Carrying your firearm safely
If you fall or stumble when carrying a firearm, your first and most important responsibility is to make sure the muzzle is pointing in a safe direction, and that you do not touch the trigger.
- It is vitally important that the barrel is kept free from any obstruction at all times. If you fall and the muzzle touches the ground, after unloading – always stop and check for signs of blockage. Always carry your firearm in such a way that you can control the direction of the muzzle should you stumble.
- To prevent water getting into the barrel in heavy rain or snow, keep the muzzle pointed down. (Make sure it doesn’t touch the ground.) A small square of insulation or masking tape over the muzzle can keep snow and mud out of the barrel. Never insert a plug of cloth or other material into the barrel.
- When hunting in heavy scrub, watch for twigs getting into the barrel. If you have a firearm action with an exposed hammer, be especially careful that the hammer is not cocked accidentally by brushing through scrub.
- Pay attention when walking along riverbeds or dry creek-beds. They are often slippery or icy.
- Always ensure your firearm is unloaded.
- If your firearm misfires you must check the barrel, from the breech end, in case a bullet is stuck in it.
If there is a gate – use it! Never climb a fence while carrying a firearm. Carrying loaded firearms through fences and over obstacles can result in injury and death.
Crossing/climbing fences must be done carefully.
- If there are two or more people, one should climb over the fence without a firearm. Then, pass the unloaded firearms across with the actions open, and pointed in a safe direction.
- If you are on your own, unload the firearm and place it, muzzle first, through the fence. Lay the firearm on the ground, and then climb over the fence.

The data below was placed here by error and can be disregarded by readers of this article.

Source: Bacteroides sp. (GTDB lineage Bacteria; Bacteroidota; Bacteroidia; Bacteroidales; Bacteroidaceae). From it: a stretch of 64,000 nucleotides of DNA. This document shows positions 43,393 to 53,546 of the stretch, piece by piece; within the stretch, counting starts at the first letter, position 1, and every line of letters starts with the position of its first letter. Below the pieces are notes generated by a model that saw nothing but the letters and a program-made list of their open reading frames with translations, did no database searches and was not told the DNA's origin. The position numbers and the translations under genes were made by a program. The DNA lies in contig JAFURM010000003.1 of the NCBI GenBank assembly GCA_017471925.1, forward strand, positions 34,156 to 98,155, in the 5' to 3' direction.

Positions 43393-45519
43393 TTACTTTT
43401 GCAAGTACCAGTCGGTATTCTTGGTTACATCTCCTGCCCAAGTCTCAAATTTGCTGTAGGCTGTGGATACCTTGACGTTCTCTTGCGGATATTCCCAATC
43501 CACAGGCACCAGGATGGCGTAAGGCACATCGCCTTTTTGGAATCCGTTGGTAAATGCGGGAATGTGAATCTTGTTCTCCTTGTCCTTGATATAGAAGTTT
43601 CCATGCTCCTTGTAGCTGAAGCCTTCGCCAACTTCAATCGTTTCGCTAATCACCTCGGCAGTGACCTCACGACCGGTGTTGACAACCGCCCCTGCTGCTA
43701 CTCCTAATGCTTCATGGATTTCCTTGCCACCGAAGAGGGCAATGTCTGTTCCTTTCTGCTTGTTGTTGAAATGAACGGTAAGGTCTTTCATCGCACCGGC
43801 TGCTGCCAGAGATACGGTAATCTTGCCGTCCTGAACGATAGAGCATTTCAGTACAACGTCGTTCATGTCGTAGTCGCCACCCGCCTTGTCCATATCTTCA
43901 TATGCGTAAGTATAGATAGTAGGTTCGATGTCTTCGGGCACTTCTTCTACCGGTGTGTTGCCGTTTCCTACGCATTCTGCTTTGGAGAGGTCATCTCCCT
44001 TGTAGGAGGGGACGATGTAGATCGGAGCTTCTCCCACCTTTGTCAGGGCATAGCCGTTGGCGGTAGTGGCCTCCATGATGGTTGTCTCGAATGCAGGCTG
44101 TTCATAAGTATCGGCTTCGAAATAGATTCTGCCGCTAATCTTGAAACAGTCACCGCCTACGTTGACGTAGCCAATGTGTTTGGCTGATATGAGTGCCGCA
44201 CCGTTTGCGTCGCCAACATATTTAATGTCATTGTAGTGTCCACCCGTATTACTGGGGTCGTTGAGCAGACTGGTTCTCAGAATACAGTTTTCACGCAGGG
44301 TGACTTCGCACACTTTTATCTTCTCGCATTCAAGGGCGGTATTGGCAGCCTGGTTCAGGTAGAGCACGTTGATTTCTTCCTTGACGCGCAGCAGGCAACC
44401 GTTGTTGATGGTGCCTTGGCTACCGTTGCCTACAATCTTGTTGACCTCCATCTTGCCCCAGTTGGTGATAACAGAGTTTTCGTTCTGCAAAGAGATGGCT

- Take special care when crossing electric fences. Have your firearm unloaded and the action open before you get near an electric fence. An electric shock can cause your muscles to contract and your hands to clench.
Half-open bolt or action in a state of semi-readiness (Shotguns and rifles except self loading)
The state of ‘semi-readiness’ can be taken up prior to taking a shot. Hold the firearm in both hands, with a cartridge pushed partly forward into the chamber.
Do not close the action completely unless you know you have correctly identified your target and you have time to make a safe shot. If you do close the action but then do not take a shot, go back to the ‘semi-ready’ state with a half – open action.
A ‘break open’ shotgun can be carried in the hinged open position with cartridges in the chambers. This is semi-ready with a shotgun. The firearm is safe while open and can beclosed and fired quickly and easily.
The semi-ready condition with half- open bolt is not always practical. Unless the bolt is held with the thumb, it may slide backwards and eject the round completely. In this case, the bolt is best left closed on an empty chamber. When you have reached the shooting area and you are ready to take a shot, only then should a round be fully loaded into the chamber and the bolt fully closed.